Bighorn balancing: Sheep shipped from Lovell area to Ferris/Seminoe Mountains

Posted 2/28/17

So — with the help of a helicopter crew, a couple trailers and a slew of personnel and volunteers — the Wyoming Game and Fish Department recently did the logical thing: capturing 24 sheep in the Devil Canyon area and shuttling 22 of them south …

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Bighorn balancing: Sheep shipped from Lovell area to Ferris/Seminoe Mountains


Devil Canyon, east of Lovell, has too many bighorn sheep; the Ferris and Seminoe Mountains, northeast of Rawlins, have too few.

So — with the help of a helicopter crew, a couple trailers and a slew of personnel and volunteers — the Wyoming Game and Fish Department recently did the logical thing: capturing 24 sheep in the Devil Canyon area and shuttling 22 of them south to the Ferris-Seminoe area on Feb. 18.

“Right now, we’ve got the habitat and they’ve got the surplus sheep; we might as well put the two together,” explained Greg Hiatt, the Game and Fish’s Sinclair-based wildlife biologist, who oversees the Ferris-Seminoe herd.

The department planned to capture 15 more sheep on Wednesday, but called that off when some very preliminary testing indicated one of the captured ewes might have died of pneumonia. Ultimately, however, it was determined to be a false alarm: more advanced tests showed no signs of bacterial pathogens and the Game and Fish’s laboratory concluded the sheep died of “capture myopathy” — “which is basically stress,” said Leslie Schreiber, a Greybull-based wildlife biologist.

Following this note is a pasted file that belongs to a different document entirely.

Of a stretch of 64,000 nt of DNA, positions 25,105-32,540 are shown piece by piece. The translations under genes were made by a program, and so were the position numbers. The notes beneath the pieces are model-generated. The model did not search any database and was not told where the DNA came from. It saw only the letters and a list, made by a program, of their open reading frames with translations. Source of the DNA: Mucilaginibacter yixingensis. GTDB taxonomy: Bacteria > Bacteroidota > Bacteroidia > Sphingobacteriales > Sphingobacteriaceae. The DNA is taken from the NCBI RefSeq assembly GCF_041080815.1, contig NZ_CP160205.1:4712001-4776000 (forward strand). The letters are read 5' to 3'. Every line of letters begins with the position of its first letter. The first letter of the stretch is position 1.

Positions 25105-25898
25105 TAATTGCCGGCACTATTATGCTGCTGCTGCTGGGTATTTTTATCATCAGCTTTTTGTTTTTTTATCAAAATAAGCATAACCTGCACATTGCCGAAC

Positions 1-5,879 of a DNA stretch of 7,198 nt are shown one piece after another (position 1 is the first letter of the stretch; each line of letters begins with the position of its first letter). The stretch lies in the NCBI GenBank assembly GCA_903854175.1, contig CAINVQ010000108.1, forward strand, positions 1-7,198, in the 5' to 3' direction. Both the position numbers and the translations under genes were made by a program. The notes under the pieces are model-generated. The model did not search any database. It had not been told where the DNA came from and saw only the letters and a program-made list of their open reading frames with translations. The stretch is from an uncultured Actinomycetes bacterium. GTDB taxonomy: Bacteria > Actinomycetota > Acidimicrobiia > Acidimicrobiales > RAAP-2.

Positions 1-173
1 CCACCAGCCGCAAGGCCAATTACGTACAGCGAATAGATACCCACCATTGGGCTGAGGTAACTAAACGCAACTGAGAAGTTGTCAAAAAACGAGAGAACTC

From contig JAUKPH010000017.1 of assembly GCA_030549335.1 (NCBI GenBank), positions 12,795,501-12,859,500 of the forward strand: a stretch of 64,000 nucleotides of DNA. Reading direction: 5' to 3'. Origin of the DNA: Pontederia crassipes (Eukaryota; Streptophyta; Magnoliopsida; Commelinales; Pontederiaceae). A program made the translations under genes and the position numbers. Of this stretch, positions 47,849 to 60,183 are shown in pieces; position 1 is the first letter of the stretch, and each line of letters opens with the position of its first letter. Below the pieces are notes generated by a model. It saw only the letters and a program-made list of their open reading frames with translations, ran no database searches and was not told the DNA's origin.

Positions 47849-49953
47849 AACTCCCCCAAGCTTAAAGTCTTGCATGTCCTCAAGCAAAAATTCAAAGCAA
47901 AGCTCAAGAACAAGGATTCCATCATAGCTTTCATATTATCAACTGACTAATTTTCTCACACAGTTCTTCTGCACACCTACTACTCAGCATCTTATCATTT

As of Monday, wildlife managers hadn’t decided whether they will be able to reschedule the canceled capture operation or stand pat for the time being.

The Game and Fish Department wants to keep the Devil’s Canyon herd between 140 and 210 animals. But over the past three years, managers have counted an average of 213 sheep; further, in a July 2016 flight over the Canyon, Schreiber said she counted 253 sheep — and there could be more she didn’t see.

“We want to address these sheep before they grow even larger,” Schreiber said.

If the herd continues to grow, it could spread out and potentially mix with either domestic sheep in the area or another wild herd in Shell Canyon to the south — potentially exposing the Devil’s Canyon herd to new diseases.

Schreiber says that, even among the relatively close bighorn sheep populations in Shell and Devil Canyon, the herds have different bugs.

“Something’s going on with the Shell Canyon herd where … something is limiting that population — and I suspect it is disease,” Schreiber said, noting that the herd has been stuck between 20 and 25 sheep for more than a decade.